Proteins interact with DNA through electrostatic interactions (salt bridges), dipolar interactions (hydrogen bonding, H-bonds), entropic effects (hydrophobic interactions) and dispersion forces (base stacking). These forces contribute in varying degrees to proteins binding in a sequence-specific or non–sequence-specific manner. Understanding how proteins interact with DNA, determining what proteins are present in these protein–DNA complexes, and identifying the nucleic acid sequence (and possible structure) required to assemble these complexes are vital to understanding the role these complexes play in regulating cellular processes. A number of laboratory techniques have been developed to study the complex interactions of proteins with DNA, each with a unique history, varying utility, and distinct strengths and weaknesses.

Chromatin immunoprecipitation (ChIP) assays

The chromatin immunoprecipitation (ChIP) method can be used to monitor transcriptional regulation through histone modification (epigenetics) or transcription factor–DNA binding interactions. The ChIP assay method allows analysis of DNA–protein interactions in living cells by treating the cells with formaldehyde or other crosslinking reagents in order to stabilize the interactions for downstream purification and detection. Performing ChIP assays requires knowledge of the target protein and DNA sequence that will be analyzed, as researchers must provide an antibody against the protein of interest and PCR primers for the DNA sequence of interest. The antibody is used to selectively precipitate the protein–DNA complex from the other genomic DNA fragments and protein–DNA complexes. The PCR primers allow specific amplification and detection of the target DNA sequence. Quantitative PCR (qPCR) technique allows the amount of target DNA sequence to be quantified. The ChIP assay is amenable to array-based formats (ChIP-on-chip) or direct sequencing of the DNA captured by the immunoprecipitated protein (ChIP-seq).

  • capture a snapshot of specific protein–DNA
    interactions as they occur in living cells
  • quantitative when coupled with qPCR analysis 
  • ability to profile a promoter for different proteins
  • researcher needs to source ChIP-grade antibodies
  • requires designing specific primers
  • difficult to adapt for high-throughput screening
Protein Interactions Handbook

Our 72-page Protein Interaction Technical Handbook provides protocols and technical and product information to help maximize results for protein interaction studies. The handbook provides background, helpful hints and troubleshooting advice for immunoprecipitation and co-immunoprecipitation assays, pull-down assays, far-western blotting and crosslinking. The handbook also features an expanded section on methods to study protein–nucleic acid interactions, including ChIP, EMSA, and RNA EMSA. The handbook is an essential resource for any laboratory studying protein interactions.

Contents include: Introduction to protein interactions, Co-immunoprecipitation assays, Pull-down assays, Far-western blotting, Protein interaction mapping, Yeast two-hybrid reporter assays, Electrophoretic mobility shift assays [EMSA], Chromatin immunoprecipitation assays (ChIP), Protein–nucleic acid conjugates, and more.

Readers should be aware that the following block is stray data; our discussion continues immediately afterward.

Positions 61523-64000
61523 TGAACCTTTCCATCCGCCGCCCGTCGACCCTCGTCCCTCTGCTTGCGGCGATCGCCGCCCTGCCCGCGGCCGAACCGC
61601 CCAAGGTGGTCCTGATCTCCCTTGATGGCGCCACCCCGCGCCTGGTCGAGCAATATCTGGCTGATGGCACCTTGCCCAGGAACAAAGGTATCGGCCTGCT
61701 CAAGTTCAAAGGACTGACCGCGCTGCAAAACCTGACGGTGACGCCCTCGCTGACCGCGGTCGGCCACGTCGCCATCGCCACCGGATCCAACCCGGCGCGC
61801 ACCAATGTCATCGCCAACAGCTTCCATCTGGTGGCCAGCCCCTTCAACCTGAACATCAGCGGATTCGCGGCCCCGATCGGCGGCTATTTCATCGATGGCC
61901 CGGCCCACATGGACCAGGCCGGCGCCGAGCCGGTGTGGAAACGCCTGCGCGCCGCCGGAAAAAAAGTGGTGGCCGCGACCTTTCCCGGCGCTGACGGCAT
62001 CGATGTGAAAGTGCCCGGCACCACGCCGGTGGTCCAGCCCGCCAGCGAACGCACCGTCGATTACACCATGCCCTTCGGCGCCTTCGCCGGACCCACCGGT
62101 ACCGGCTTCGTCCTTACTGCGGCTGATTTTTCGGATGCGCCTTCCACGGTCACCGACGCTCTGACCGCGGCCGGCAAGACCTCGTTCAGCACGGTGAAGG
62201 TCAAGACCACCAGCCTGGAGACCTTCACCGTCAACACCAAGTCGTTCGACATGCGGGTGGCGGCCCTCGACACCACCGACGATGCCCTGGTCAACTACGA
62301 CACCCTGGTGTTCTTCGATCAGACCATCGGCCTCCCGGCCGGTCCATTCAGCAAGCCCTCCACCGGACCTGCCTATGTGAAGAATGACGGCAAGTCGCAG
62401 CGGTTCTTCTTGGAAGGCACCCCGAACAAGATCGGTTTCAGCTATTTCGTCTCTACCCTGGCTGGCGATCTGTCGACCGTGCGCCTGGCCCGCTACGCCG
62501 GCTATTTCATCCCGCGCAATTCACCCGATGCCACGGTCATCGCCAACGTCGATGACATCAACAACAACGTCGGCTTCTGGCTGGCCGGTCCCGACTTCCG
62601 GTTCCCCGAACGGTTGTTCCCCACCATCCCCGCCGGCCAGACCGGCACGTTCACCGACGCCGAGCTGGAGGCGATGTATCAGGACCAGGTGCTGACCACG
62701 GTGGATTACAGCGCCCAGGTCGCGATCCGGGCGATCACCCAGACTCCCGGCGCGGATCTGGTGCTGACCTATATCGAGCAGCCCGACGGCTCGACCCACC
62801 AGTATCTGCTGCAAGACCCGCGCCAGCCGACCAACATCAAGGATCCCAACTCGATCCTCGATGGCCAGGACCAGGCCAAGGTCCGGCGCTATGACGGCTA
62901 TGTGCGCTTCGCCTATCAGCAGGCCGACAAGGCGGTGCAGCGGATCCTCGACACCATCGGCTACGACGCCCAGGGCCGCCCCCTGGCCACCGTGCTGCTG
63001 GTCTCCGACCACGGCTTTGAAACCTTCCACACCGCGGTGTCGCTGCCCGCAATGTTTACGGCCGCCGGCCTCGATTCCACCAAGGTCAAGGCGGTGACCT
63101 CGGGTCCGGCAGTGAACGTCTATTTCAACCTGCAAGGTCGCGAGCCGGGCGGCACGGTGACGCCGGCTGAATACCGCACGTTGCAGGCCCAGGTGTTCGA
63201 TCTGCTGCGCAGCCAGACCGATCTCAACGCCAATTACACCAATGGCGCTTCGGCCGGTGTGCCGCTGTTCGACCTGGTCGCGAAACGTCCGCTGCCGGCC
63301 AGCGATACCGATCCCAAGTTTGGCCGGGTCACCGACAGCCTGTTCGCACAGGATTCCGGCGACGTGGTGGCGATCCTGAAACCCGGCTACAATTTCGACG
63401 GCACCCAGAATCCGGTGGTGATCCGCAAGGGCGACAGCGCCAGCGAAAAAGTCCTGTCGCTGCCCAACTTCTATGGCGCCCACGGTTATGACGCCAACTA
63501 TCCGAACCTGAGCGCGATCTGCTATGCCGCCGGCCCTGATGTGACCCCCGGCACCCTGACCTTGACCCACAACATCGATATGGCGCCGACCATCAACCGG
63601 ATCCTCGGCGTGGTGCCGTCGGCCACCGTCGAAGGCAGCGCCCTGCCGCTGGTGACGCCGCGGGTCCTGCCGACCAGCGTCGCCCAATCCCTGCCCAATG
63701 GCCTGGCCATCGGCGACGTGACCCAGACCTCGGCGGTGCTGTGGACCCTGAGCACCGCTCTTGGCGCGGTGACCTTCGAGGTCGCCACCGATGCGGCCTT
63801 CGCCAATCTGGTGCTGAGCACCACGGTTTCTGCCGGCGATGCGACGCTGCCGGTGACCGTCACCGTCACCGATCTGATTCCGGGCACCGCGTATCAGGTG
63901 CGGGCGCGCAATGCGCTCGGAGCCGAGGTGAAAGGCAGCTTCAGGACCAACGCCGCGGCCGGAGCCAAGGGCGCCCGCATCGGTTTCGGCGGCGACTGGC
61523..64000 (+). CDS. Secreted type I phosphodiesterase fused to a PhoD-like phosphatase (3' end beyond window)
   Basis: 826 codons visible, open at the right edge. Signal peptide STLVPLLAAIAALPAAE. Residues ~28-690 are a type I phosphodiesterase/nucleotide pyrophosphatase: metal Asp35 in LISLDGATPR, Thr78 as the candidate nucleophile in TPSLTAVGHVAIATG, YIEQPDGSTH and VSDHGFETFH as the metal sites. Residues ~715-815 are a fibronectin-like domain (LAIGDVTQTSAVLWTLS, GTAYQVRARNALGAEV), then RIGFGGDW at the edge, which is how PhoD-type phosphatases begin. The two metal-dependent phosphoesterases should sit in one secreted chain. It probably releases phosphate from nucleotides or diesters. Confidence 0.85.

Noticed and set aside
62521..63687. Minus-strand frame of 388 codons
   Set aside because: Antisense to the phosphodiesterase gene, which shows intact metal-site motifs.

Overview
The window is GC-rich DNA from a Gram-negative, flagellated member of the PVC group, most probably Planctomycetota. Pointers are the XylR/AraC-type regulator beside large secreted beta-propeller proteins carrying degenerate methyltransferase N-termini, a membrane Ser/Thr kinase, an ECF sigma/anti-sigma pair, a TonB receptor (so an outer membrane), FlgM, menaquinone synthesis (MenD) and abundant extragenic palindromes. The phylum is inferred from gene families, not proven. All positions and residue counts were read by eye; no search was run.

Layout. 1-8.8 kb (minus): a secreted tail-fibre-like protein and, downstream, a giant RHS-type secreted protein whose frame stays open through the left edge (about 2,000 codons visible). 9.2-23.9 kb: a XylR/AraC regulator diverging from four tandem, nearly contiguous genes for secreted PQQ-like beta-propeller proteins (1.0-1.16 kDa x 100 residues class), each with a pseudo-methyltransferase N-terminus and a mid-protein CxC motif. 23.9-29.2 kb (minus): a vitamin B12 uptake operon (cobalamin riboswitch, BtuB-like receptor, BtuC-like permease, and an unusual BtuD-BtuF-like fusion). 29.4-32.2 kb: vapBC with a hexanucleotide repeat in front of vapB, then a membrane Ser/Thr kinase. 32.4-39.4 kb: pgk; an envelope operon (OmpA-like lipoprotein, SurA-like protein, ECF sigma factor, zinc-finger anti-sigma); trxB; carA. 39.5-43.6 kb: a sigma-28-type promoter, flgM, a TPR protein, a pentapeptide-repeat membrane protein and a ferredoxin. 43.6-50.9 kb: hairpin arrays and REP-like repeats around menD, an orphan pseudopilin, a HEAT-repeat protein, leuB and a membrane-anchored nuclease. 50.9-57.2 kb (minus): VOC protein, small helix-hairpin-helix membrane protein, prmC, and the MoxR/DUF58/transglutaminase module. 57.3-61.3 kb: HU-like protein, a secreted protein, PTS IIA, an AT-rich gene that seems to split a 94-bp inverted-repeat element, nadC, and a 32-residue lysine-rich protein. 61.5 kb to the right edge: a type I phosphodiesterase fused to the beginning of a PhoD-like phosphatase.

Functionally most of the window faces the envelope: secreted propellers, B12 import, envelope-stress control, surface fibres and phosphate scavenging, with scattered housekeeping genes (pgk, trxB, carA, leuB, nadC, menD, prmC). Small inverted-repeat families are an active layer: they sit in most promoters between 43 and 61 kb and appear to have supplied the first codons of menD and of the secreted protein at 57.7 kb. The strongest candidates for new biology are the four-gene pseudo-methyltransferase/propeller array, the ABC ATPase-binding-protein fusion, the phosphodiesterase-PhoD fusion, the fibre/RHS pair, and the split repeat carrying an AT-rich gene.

Protein Interactions Handbook

DNA electrophoretic mobility shift assay (EMSA)

The DNA electrophoretic mobility shift assay (EMSA) is used to study proteins binding to known DNA oligonucleotide probes and can be used to assess the degree of affinity or specificity of the interaction. The technique is based on the observation that protein–DNA complexes migrate more slowly than free DNA molecules when subjected to non-denaturing polyacrylamide or agarose gel electrophoresis. Because the rate of DNA migration is shifted or retarded upon protein binding, the assay is also referred to as a gel shift or gel retardation assay. Adding a protein-specific antibody to the binding components creates an even larger complex (antibody–protein–DNA), which migrates even slower during electrophoresis. This is known as a “supershift”, and it can be used to confirm protein identities. Until conception of the EMSA, protein–DNA interactions were studied primarily by nitrocellulose filter–binding assays using radioactively labeled probes.

  • detect low abundance DNA binding proteins from lysates
  • test binding site mutations using many probe configurations with the same lysate
  • test binding affinity through DNA probe mutational analysis
  • non-radioactive EMSA possible using biotinylated or fluorescently labeled DNA probes
  • analyze protein–DNA interactions in vitro
  • difficult to quantitate
  • need to perform supershift assay with antibody to be certain of protein identity in a complex

Traditionally, DNA probes have been radiolabeled with ³²P by incorporating an [γ-³²P]dNTP during a 3' fill-in reaction using Klenow fragment or by 5' end labeling using [γ-³²P]ATP and T4 polynucleotide kinase. Following electrophoresis, the gel is exposed to X-ray film to document the results. The Thermo Scientific LightShift Chemiluminescent EMSA Kit is a non-radioactive assay that provides robust and sensitive performance. The kit includes reagents for setting up and customizing DNA-binding reactions, a control set of DNA and protein extract to test the kit system, stabilized streptavidin–HRP conjugate to probe for the biotin-labeled DNA target, and an exceptionally sensitive chemiluminescent substrate module for detection.